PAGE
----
Technicians vs. Artists

I was recently lucky enough to win a place on a 3 month 3D VFX course at Escape Studios. It’s a great place to study, and it managed to get me out of my unrewarding job in e-learning. But since then, I’ve been languishing somewhat, trying to integrate the mass of 3D skills I learnt into a fine art context (which I studied here).

While I was at Escape Studios, it became pretty clear that I was training to be a technician, rather than an artist. I’m not bitter about this at all (who would be? - free training!) it’s just that in the CGI industry, the people who know how to use the software are not the people that come up with the ideas. That’s down to the director. And the director only makes films/games/ads that’ll make money, so you’re unlikely to find a director trying out something strange or risky when there‘s millions of studio dollars at stake.

The whole industry is geared towards improving the level of realism (interesting article here) and the thus the technology is developed accordingly. So it’s pretty great when someone with huge technical expertise stretches the software in a different direction, like Chris Landreth, whose animated documentary Ryan won an Oscar in 2004. You can find out a bit more about it here.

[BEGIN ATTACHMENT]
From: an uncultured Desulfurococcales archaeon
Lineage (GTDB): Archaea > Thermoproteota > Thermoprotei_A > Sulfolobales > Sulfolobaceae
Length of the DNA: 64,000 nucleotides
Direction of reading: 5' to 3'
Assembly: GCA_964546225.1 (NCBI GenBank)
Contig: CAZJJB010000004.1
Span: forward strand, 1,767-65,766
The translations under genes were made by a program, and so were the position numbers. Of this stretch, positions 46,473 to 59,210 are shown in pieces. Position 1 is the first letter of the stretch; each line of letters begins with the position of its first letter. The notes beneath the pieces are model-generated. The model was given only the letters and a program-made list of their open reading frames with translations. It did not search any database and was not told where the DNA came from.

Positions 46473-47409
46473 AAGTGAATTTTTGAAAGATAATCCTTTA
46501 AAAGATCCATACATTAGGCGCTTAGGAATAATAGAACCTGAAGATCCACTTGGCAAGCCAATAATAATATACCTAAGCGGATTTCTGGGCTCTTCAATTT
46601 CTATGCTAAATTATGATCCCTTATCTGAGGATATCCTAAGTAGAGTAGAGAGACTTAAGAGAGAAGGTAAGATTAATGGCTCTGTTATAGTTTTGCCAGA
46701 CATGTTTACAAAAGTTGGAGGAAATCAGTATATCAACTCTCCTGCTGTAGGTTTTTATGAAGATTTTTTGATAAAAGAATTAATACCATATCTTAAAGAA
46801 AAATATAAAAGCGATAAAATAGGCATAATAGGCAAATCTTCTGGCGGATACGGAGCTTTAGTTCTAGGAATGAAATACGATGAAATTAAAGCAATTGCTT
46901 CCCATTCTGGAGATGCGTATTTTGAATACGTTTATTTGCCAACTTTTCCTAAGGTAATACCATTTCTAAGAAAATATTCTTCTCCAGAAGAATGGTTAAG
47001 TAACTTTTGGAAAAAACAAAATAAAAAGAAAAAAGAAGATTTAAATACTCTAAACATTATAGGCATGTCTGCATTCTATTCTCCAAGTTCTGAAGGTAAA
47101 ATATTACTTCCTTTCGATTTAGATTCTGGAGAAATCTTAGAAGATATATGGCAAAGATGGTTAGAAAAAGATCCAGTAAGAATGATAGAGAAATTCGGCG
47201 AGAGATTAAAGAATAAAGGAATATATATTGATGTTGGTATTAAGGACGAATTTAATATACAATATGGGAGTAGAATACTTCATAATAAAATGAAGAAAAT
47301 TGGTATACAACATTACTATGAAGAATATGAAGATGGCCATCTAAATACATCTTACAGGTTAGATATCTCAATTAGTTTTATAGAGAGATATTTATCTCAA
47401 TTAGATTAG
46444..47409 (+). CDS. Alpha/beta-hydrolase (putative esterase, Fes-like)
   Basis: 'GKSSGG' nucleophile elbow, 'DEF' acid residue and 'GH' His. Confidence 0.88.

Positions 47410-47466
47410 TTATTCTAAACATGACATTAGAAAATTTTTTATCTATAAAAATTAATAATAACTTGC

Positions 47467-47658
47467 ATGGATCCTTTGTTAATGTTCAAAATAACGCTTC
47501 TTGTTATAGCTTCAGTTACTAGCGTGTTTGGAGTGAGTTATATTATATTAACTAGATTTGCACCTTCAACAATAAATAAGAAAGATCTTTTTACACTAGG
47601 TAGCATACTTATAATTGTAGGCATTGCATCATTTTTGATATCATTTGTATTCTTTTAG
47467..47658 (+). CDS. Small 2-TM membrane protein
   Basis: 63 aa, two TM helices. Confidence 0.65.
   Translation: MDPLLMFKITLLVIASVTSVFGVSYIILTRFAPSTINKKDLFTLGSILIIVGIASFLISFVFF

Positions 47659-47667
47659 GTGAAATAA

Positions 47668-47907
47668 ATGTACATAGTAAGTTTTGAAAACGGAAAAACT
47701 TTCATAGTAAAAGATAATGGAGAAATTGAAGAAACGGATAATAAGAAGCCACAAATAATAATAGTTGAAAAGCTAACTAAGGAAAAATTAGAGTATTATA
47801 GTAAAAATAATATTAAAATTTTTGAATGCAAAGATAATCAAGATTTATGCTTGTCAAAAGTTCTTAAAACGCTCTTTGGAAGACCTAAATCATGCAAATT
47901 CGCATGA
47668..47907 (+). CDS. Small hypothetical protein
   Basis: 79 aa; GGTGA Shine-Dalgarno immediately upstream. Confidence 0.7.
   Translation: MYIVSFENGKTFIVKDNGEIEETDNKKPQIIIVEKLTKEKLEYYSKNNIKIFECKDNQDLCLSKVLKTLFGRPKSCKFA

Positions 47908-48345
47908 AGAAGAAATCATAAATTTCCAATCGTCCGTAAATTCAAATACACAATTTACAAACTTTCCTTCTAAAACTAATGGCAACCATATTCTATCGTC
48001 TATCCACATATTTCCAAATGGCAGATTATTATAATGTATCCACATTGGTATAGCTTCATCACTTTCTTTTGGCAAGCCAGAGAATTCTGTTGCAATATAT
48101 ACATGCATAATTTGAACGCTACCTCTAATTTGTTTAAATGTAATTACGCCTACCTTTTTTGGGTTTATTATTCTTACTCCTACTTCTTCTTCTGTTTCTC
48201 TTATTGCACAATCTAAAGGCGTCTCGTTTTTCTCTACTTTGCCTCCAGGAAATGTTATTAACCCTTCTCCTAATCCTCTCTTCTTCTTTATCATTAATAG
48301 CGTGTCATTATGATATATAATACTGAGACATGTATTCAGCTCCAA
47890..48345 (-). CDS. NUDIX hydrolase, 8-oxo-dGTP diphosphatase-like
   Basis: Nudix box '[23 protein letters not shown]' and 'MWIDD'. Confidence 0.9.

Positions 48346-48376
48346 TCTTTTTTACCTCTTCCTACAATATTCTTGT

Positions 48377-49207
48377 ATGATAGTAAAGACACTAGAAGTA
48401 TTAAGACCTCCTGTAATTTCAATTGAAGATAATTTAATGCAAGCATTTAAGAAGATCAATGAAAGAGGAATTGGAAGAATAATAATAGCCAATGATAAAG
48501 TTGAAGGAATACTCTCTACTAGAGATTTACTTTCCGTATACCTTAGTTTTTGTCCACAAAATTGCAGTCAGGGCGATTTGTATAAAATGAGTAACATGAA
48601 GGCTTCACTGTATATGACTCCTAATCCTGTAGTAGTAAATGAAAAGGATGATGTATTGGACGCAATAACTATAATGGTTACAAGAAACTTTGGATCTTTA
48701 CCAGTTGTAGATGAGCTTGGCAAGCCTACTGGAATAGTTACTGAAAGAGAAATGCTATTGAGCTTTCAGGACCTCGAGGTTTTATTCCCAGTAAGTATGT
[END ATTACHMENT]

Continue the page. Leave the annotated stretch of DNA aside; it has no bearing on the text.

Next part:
The film is driven by ideas, not technology. He calls the style ‘psychorealism’ (there we go with the realism thing again!). The best thing about this film is how Landreth has avoided convention in almost all respects - the story doesn’t flow normally, we don’t have a hero, there’s no 3-point lighting, he fuses the tools (hair, paint effects, particles) in weird combinations, the animation is jerky and pretty much anti-Disney. Judging from this article, he was essentially attempting to break the software. Which is a good thing, by the way.